DNA: Understanding how nucleobase interactions affect photophysical properties
At Chalmers, we share an increasing interest in understanding the base-stacking and -pairing of DNA. Nucleic acid building blocks are modified to influence and understand the weak forces that holds together DNA. Colleagues use fluorescent markers in DNA, sensitive to the local environment, for the analysis. The aim of this theory project is to understand the effects of the local environment on the fluorescence, through first-principle calculations. We will use modern first-principle electronic-structure methods, our recent tool for spatially resolving binding energy contributions, as well as established solvation models to account for the solvent around the DNA. Specifically, we will use our method DF-cx that consistently includes van der Waals interactions on the same level of accuracy as for short-range interactions. This is essential for studying DNA base pair stacking. We will study a set of existing and new modified fluorescent nucleobases both in isolation in a solvent, and when inserted into small (few base pairs) snippets of DNA. The practical use of modified photoactive bases cause a variation of interaction forces between bases, and we will predict and interpret the changes in their absorption/emission spectra.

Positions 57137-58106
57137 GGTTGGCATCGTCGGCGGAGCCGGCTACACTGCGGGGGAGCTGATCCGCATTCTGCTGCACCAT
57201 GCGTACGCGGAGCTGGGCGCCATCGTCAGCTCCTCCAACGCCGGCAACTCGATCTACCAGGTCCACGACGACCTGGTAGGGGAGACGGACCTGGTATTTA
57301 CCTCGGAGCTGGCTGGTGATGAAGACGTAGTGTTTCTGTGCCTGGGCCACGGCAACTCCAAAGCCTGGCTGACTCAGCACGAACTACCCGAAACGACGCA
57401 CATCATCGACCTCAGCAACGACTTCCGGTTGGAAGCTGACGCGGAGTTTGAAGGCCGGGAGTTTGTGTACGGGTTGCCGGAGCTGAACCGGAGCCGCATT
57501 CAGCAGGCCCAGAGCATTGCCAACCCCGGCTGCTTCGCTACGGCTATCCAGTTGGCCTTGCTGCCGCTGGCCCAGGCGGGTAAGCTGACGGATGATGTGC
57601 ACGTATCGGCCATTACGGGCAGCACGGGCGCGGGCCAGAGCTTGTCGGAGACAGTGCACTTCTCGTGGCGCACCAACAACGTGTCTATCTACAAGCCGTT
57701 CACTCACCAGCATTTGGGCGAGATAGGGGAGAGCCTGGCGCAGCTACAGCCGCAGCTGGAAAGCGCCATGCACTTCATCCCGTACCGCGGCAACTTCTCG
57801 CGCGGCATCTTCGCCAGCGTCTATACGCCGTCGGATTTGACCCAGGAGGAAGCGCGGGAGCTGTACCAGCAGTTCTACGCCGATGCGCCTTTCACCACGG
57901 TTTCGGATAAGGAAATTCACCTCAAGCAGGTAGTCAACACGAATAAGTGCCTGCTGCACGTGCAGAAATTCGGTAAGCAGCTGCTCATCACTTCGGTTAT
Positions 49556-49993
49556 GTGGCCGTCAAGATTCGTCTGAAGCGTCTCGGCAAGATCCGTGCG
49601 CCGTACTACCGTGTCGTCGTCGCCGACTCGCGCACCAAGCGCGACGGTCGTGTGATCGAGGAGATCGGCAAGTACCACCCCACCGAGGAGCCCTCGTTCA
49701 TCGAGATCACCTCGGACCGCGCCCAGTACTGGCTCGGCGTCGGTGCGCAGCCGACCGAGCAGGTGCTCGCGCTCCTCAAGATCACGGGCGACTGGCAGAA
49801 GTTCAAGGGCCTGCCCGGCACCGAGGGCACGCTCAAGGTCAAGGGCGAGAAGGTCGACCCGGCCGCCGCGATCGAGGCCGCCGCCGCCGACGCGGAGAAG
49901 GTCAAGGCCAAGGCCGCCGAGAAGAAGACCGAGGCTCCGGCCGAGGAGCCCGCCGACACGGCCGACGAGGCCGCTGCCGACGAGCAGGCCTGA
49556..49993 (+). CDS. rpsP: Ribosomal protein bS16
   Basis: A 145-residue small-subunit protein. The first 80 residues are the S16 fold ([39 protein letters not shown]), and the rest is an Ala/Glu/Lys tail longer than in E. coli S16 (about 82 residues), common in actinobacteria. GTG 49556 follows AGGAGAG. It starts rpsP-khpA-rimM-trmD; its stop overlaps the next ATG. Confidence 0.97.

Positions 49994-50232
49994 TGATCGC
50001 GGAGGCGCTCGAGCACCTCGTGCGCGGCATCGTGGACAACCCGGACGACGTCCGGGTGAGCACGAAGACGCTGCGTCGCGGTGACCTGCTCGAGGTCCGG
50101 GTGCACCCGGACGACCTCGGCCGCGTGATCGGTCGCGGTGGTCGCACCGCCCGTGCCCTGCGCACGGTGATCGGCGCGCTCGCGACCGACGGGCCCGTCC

Elsebeth Schröder (contact)
Professor at Chalmers, Microtechnology and Nanoscience (MC2), Quantum Device Physics
Swedish Research Council (VR)
Funding Chalmers participation during 2021–2024